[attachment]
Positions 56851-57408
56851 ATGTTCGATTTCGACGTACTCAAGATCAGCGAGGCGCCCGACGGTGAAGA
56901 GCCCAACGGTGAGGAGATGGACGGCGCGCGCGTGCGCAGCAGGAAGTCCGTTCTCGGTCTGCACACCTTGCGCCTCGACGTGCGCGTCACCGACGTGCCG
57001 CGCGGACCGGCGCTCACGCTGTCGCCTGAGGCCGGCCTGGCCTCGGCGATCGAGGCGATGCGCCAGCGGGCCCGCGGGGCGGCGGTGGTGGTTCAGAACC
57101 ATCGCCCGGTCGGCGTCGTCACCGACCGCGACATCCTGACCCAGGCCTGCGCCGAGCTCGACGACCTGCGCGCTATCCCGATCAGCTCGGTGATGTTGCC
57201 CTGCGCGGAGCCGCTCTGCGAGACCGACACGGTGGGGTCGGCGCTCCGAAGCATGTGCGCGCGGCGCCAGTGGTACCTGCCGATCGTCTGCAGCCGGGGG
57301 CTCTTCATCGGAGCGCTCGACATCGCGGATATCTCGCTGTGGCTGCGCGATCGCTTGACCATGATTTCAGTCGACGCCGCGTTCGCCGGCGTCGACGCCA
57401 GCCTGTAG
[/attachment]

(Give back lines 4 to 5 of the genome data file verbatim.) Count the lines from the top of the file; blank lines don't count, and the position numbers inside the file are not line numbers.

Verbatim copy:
57001 CGCGGACCGGCGCTCACGCTGTCGCCTGAGGCCGGCCTGGCCTCGGCGATCGAGGCGATGCGCCAGCGGGCCCGCGGGGCGGCGGTGGTGGTTCAGAACC
57101 ATCGCCCGGTCGGCGTCGTCACCGACCGCGACATCCTGACCCAGGCCTGCGCCGAGCTCGACGACCTGCGCGCTATCCCGATCAGCTCGGTGATGTTGCC